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The Determination of Keq for FeSCN2+

The purpose of this lab was to calculate the equilibrium constant for the reaction

of iron (III) ions with thiocyanate ions. The reaction is tested under different conditions

to determine if the equilibrium constant always has the same numerical value. In order to

test for this, two parts were necessary for this experiment.

The first part consisted of mixing two sets of solutions. The first of which was a

series of five reference solutions which contained a large excess of Fe3+ ions with known

amounts of SCN- ions. Ideally, the Fe3+ ions should have converted all of the SCN- ions

into the blood red FeSCN2+ ions. Therefore the concentration of the FeSCN2+ in these

solutions should have been equal to the initial concentration of the SCN- ions. The second

set of solutions was a series of five test solutions which contained a constant amount of

Fe3+ ions with varying amounts of SCN- ions. These solutions did not have Fe3+ ions in a

large excess so these solutions contained unknown concentrations of FeSCN2+ ions at

equilibrium.

The second part of this experiment consisted of using colorimetry to find the

concentration of the FeSCN2+ ions at equilibrium in the test solutions. A

spectrophotometer was first calibrated using a test tube filled with distilled water as the

zero absorbance reference. It was then used to find the percent transmittance of each of

the reference and test solutions. The percent transmittance was converted to absorbance

and recorded. The absorbance was then graphed against the concentration of FeSCN2+

ions at equilibrium for the reference solutions. This produced a calibration curve which

was used as a reference which, when combined with the known absorbance values, was

used to calculate the concentration of FeSCN2+ ions at equilibrium in the test solutions.
Once these concentrations were found, the concentrations of Fe3+ ions and SCN- ions at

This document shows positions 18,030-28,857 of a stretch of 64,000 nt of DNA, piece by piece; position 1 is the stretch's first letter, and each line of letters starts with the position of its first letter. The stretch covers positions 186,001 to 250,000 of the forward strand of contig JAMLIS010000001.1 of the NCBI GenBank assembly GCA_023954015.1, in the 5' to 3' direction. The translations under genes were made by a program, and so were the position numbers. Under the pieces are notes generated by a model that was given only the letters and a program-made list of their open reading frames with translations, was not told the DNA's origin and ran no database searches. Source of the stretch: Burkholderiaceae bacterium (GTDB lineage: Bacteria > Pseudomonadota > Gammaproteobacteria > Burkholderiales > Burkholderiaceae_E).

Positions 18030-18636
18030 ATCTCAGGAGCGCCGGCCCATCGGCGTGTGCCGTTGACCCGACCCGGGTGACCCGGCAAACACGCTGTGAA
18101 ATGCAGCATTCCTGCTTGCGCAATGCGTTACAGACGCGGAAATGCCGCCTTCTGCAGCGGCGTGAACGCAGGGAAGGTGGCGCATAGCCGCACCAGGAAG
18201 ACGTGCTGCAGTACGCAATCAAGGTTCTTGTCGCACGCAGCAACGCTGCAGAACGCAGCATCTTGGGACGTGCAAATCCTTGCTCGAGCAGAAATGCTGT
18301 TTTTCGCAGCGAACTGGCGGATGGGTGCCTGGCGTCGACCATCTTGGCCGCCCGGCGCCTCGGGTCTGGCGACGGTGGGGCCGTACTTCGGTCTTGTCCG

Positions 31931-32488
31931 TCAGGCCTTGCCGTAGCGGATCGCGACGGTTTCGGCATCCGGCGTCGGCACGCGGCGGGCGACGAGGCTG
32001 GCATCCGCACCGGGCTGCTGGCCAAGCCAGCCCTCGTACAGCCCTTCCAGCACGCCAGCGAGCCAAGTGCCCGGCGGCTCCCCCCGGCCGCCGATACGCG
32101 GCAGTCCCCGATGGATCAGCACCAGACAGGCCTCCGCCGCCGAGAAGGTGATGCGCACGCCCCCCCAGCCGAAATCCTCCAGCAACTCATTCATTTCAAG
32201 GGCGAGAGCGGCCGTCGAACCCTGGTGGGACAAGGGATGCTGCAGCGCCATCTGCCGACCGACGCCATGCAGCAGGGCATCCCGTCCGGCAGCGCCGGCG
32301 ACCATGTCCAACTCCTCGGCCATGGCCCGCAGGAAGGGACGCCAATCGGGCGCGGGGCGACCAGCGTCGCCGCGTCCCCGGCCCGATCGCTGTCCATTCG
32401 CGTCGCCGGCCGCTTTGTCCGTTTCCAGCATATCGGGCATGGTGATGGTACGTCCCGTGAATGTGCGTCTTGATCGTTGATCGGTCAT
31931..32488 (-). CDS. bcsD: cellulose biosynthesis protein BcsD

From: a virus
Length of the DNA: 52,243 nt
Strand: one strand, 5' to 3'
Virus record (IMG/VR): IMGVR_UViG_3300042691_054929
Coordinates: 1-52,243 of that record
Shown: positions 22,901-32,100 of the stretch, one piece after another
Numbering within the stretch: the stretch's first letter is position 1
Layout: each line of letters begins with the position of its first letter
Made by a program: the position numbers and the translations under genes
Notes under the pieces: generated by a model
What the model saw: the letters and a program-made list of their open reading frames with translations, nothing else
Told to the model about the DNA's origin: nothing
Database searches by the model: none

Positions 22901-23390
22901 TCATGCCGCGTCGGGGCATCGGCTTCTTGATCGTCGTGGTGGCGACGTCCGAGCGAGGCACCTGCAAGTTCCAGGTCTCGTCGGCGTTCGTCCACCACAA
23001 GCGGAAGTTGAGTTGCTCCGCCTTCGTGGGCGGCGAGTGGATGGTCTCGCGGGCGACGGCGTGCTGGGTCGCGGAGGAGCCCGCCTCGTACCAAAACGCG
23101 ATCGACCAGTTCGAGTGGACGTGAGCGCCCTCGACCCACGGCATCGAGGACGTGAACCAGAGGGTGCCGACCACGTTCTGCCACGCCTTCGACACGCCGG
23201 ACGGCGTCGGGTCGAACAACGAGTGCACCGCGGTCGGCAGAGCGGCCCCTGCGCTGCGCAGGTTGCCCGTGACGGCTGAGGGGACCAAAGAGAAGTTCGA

equilibrium were found for the test solutions and all three sets of values were used to

determine the value of the equilibrium constant for each solution and the then the average

value of the equilibrium constant for the reaction.

The average value of the equilibrium constant for this reaction was found to be 86

and the average deviation was approximately 8. Despite the great variation in initial

concentrations of the reactants in the test solutions, the values of the equilibrium constant

for each solution were fairly precise. This precision despite the varying initial

concentrations implies that the equilibrium constant is a constant, independent of and

unaffected by the initial concentrations of the reactants.

There were several sources of error in this lab that produced the lack of exact

precision in the lab. Aside from basic human error such as the natural error in estimating

values when reading measurements, one source of error came from how clean the test

tubes were. The test tubes were cleaned and wiped but were cleaned aggressively or

sterilized of particulates so it is very possible that some dust particles and other

particulates in the air remained of the tubes and contributed to slightly lower percent

transmittance and thus a higher absorbance value than would have been obtained

otherwise. Another possible source of error comes from the fact that the same test tube

was not used for each solution. Absorbance is defined as the product of the molar

concentration of the substance absorbing the light, the absorptivity of the sample, and the

width of the test tube through which the light passes. Because substance that absorbs the

light, the FeSCN2+ ions, is the same in each solution, the absorptivity of the sample

remains constant. Ideally, the width of the test tube would remain constant and the
absorbance would vary directly with the molar concentration of the FeSCN2+ ions.

However because the same test tube was not used for each solution, it is possible that the

width of the test tube varied from solution to solution due to varying radii as well as

varying thicknesses of the glass. This variance would alter the value of the absorbance as

a greater width would produce a higher absorbance value and a smaller width would

produce a lower absorbance value than would have been found otherwise.